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With less than two months left in this year’s legislative session, House Republicans still haven’t scheduled a wide-ranging public school bill for debate.  It would create tax credit scholarships that would pay for students to transfer from unaccredited schools to adjacent better-performing schools, and expand charter schools beyond St. Louis and Kansas City. 

Majority Floor Leader Tim Jones admits there are wide differences of opinion on the bill, even among Republicans.

(via Wikimedia Commons/Noahudlis)

A House committee heard testimony Wednesday evening on legislation that would abolish the death penalty in Missouri.  The bill would also commute sentences of all current Death Row inmates to life without parole.

Several people testified in favor of the bill, including Kevin Green, a California man who spent 16 years in prison on charges that he raped his wife and killed their unborn baby.  He was eventually exonerated after DNA evidence showed another man had committed the crime.  Green says doing hard time in prison is a harsher punishment than being executed.

(Marshall Griffin/St. Louis Public Radio)

The Missouri House is debating all 13 bills this afternoon that make up the state’s proposed budget for next year.

Lawmakers are offering up several amendments to the budget – one in particular would have shifted $150,000 from the state’s biodiesel fund to Alzheimer’s patients.  It was sponsored by State Rep. Tracy McCreery (I, Olivette).

(Rachel Lippmann/St. Louis Public Radio)

A Missouri House committee heard testimony Monday on legislation that would make cuts to the pension system for St. Louis firefighters.

The bill would not go as far as a proposal made by Mayor Francis Slay:  Among the differences, Slay’s plan would have all firefighters put 9 percent of their salaries into the system, and new hires would not get any of that money back upon retirement.  The bill in the State House would have new firefighters put in 8 percent, and upon retirement would get back 25 percent of what they paid in.  F.I.R.E. Chairman and St. Louis firefighter Abram Pruitt, Junior, traveled to Jefferson City to support the bill.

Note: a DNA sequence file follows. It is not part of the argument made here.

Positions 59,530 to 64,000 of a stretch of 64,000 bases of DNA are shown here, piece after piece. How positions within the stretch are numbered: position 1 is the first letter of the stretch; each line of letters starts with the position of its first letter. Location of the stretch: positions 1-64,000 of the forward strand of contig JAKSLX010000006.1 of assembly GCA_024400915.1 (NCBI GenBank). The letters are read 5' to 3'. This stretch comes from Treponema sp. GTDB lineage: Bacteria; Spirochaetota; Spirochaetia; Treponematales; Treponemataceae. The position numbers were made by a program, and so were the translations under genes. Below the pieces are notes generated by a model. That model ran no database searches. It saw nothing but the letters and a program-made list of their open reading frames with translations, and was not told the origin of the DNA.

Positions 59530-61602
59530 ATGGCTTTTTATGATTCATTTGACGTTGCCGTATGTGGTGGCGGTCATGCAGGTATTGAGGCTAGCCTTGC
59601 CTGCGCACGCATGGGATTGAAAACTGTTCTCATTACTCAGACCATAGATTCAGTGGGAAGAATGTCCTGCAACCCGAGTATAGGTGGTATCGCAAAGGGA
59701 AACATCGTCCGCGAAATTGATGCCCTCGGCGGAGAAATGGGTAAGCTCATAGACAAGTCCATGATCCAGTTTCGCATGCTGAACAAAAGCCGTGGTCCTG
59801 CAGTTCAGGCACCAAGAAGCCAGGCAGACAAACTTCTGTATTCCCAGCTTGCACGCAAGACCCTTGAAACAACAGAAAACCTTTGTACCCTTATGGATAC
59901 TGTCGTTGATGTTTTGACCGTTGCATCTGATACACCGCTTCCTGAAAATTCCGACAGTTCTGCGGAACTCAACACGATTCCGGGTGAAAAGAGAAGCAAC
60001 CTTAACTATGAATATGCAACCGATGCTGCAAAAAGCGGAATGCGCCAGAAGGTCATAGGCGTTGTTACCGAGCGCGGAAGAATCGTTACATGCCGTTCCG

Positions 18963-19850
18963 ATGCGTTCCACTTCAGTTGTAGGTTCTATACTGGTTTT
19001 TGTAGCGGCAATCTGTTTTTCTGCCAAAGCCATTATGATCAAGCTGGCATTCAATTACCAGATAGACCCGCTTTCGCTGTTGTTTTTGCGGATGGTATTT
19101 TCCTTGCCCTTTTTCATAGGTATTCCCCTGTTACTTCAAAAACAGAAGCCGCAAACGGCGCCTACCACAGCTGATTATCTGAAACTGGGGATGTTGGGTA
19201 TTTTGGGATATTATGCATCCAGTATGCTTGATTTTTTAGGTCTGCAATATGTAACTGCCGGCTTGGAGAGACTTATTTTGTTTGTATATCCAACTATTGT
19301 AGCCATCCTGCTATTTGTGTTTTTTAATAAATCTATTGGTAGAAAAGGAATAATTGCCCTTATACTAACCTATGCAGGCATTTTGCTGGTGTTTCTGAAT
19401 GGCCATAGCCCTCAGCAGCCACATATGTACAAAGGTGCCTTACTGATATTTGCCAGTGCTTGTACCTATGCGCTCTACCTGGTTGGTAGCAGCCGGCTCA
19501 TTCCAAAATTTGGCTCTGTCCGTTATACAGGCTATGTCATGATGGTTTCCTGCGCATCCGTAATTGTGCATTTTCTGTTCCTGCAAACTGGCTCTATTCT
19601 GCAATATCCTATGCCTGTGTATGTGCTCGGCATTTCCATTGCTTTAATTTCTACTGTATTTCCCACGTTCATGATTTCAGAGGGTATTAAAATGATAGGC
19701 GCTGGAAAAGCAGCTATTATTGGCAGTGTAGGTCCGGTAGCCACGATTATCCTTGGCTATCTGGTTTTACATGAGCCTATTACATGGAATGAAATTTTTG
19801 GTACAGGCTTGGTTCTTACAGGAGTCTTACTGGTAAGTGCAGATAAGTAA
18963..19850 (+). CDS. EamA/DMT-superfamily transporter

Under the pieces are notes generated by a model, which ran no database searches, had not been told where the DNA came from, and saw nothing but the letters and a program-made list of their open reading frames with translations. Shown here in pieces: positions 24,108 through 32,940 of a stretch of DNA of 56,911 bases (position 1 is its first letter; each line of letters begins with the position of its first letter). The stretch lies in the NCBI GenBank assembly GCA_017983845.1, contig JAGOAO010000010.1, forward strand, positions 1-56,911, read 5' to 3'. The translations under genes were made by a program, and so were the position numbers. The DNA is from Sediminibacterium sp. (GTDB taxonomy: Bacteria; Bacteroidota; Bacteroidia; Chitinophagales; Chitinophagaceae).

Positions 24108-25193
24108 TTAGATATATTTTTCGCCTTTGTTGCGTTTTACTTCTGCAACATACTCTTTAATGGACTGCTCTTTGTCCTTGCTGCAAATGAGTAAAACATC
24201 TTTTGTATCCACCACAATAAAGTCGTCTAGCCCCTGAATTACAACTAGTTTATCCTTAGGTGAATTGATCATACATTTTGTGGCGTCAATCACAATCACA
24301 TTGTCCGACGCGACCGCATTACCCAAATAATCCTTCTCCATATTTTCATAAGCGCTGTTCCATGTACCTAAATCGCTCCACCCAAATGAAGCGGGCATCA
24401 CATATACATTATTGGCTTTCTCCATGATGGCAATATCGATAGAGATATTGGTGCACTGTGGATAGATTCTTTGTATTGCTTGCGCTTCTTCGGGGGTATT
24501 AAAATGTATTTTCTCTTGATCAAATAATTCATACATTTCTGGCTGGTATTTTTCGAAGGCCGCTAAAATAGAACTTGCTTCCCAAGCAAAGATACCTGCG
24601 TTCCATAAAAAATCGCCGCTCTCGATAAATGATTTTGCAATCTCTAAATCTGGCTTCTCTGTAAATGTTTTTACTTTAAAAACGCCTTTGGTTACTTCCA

(UPI/Bill Greenblatt)

House Democrats are backing legislation they say would toughen Missouri’s ethics standards.

The bill would restore many provisions recently struck down by the State Supreme Court:  They include banning committee-to-committee money transfers and giving the Missouri Ethics Commission the authority to launch its own investigations.  The High Court struck them down because they were tacked onto another bill that had nothing to do with ethics.  State Rep. Tishaura Jones (D, St. Louis) says she’s filing a new bill because GOP leaders have so far done nothing following the Supreme Court ruling.

(via Flickr/jennlynndesign)

Missouri House Democrats are proposing new criteria and a requirement for bipartisan approval before people are inducted into the Hall of Famous Missourians - a reaction to criticism of the selection of Rush Limbaugh for the honor.

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Supporters say a bill that would allow convicted drug felons to be eligible for foods stamps is gaining momentum among Missouri lawmakers. The bill would repeal the state's lifetime ban on food stamps for drug felons.

Three Republicans and one Democrat in the House are sponsoring the bill, according to The Kansas City Star. The sponsors say it isn't fair that child molesters and murderers are eligible for food stamps, but people with felony drug convictions aren't.

(via flickr/ensign_beedrill)

Mo. House member proposes restriction on vasectomies

A Missouri House member frustrated with recent legislative debates over birth control and reproductive health is proposing to restrict vasectomies. 

Legislation sponsored by Democrat Stacey Newman would only allow vasectomies when they are necessary to protect a man from serious injury or death. The vasectomies would have to be performed in a hospital, ambulatory surgery center or health facility licensed by the state Department of Health and Senior Services.

(via Flickr/alkruse24)

State education officials could step in quicker to assist failing Missouri school districts under legislation backed in the House.

Districts that lose state accreditation currently are given two years to improve before the state officials can intervene. The new legislation removes the waiting period.

When the state Board of Education revokes a district's accreditation, it then would decide whether to set conditions for the local school board to remain in place or determine when an alternative governing system for those schools would take effect.

(via Flickr/david_shane)

Missouri's Supreme Court judges will hear arguments this afternoon in a legal challenge to the new districts for the state House of Representatives.

The suit argues that the new map, which was drawn by a judicial commission, creates districts that are not as compact and equal in population as they should be.